A review by cjcurtis
Herzog, by Saul Bellow


I didn't realize it until about twenty pages from the end of the book, but Moses Herzog is one of the most endearing characters I have ever encountered in a novel. He probably shouldn't be. He's washed up, broken down, and quite possibly a little bit crazy, and spends a great deal of time mentally composing letters full of obscure philosophical references, addressing them variously to former colleagues, past lovers, or the dead philosophers themselves. All the while he is anguishing over the destruction of his second marriage, the distance between himself and his two children, the woman who may actually love him despite everything. As the wreckage of his actual life is slowly revealed, the pointlessness of the letters, even were they actually written down and sent, becomes increasingly, painfully apparent.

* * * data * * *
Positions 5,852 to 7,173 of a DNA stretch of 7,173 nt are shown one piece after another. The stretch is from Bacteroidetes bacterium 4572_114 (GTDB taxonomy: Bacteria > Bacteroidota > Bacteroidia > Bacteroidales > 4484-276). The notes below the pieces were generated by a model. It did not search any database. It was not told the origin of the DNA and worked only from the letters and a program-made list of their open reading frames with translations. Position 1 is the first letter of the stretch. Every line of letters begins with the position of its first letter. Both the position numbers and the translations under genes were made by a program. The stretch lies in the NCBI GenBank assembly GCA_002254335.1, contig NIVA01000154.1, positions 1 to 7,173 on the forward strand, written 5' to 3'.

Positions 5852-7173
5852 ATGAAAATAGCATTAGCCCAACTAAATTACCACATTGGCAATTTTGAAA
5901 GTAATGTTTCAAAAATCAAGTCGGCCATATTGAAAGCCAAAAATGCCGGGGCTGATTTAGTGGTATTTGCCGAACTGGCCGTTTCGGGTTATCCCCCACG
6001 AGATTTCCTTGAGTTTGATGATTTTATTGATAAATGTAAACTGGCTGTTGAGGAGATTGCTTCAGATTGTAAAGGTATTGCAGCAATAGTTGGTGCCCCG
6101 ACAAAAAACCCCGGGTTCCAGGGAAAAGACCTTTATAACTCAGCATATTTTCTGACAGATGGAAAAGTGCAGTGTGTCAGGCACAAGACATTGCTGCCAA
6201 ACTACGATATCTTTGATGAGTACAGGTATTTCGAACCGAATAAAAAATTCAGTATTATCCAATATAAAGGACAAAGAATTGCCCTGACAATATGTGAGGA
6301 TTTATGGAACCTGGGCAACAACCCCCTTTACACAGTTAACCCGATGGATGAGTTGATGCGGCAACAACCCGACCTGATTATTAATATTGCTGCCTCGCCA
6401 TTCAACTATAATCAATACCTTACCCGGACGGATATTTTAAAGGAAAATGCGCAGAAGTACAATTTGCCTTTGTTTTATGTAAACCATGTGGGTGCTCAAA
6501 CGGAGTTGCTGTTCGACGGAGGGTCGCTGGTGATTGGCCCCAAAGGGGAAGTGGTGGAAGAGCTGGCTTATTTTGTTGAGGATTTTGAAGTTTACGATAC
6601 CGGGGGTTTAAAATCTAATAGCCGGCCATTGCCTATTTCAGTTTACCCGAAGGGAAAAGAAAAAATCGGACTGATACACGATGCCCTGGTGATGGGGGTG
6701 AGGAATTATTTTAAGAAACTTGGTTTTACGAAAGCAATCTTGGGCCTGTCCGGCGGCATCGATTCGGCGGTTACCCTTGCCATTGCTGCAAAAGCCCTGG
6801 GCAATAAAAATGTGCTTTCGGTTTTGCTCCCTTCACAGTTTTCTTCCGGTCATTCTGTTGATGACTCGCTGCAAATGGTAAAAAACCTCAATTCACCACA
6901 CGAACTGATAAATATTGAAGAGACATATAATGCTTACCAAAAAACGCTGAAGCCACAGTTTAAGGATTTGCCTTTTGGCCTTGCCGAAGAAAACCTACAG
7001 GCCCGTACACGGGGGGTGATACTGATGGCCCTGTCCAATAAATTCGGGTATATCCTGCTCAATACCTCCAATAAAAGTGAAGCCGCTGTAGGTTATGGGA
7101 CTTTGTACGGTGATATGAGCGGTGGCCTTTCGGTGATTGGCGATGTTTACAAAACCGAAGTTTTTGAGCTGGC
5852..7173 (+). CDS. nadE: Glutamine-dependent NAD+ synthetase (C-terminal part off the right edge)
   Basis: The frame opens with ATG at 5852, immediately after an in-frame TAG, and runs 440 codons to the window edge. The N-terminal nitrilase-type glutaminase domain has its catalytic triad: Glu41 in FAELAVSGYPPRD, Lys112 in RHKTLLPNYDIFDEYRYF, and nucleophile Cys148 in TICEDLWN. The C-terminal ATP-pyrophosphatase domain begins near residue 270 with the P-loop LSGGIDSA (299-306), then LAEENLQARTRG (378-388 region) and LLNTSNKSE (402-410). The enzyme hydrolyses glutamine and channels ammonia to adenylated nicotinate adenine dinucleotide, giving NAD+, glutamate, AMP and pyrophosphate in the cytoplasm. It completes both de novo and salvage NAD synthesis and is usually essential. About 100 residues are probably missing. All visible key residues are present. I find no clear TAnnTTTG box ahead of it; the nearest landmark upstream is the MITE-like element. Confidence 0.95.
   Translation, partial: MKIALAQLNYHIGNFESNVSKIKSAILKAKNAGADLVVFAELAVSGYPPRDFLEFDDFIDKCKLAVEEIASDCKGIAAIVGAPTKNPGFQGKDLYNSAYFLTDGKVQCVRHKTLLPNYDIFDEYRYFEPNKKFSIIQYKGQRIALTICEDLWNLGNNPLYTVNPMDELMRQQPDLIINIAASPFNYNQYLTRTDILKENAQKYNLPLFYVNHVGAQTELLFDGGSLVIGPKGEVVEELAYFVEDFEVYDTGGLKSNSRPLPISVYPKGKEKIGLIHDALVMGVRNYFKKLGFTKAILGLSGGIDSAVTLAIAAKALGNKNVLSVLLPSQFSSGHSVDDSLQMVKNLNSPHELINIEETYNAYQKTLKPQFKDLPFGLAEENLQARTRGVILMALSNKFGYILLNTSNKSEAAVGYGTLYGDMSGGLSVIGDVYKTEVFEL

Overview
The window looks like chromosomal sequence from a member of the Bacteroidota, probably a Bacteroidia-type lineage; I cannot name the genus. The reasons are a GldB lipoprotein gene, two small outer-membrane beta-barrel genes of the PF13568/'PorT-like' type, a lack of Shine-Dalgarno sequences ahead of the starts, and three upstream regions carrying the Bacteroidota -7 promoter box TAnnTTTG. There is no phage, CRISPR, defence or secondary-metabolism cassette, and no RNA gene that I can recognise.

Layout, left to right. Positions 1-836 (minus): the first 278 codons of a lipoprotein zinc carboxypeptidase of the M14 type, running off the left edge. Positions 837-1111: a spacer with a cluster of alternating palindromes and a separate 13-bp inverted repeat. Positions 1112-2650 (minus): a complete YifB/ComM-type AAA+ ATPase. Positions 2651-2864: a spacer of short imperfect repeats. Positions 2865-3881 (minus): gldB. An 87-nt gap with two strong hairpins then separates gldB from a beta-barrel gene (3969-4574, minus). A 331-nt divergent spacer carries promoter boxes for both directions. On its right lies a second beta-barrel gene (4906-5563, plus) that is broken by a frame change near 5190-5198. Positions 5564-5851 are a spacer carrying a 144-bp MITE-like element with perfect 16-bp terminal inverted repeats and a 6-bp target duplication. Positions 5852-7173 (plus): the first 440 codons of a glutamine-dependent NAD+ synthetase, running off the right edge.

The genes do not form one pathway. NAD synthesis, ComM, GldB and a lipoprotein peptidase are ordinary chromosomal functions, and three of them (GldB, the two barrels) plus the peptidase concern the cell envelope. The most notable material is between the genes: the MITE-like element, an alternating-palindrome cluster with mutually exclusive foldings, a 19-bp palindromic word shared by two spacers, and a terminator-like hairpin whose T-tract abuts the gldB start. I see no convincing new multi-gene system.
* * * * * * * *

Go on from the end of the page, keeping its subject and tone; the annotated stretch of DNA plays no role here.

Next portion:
But then, somehow, that changes. Herzog's letters begin to seem more relevant, more significant, even with their persistent indecipherable academic jargon. Their abstract seriousness begins to seem like a front, a shield, and one that Herzog himself seems to see as increasingly flimsy and, more importantly, superfluous. As he divests himself of scholarly baggage, the meaningful parts of his life begin to reveal themselves, and suddenly, imperceptibly, Herzog the human being comes to light. (The unresolved question for me here is, did the letters themselves change, or did I change, and gradually come to recognize the truth hidden within them all along?)

For a considerable portion of this book, I admit I skimmed a lot of the letters, stuffed as they were with their hyperacademic maundering, thinking, as long as I got the gist, there was no need to bog myself down with the details. But when the book ended, so soon after I finally realized how fond of this shambling academic I had become, I began to regret my casual attitude. In a scaled down version of what we so often feel at the passing of a loved one, I wished I had paid better attention, had listened more carefully to what this earnest soul was trying to say before he was gone. He deserved that much. But now it was too late.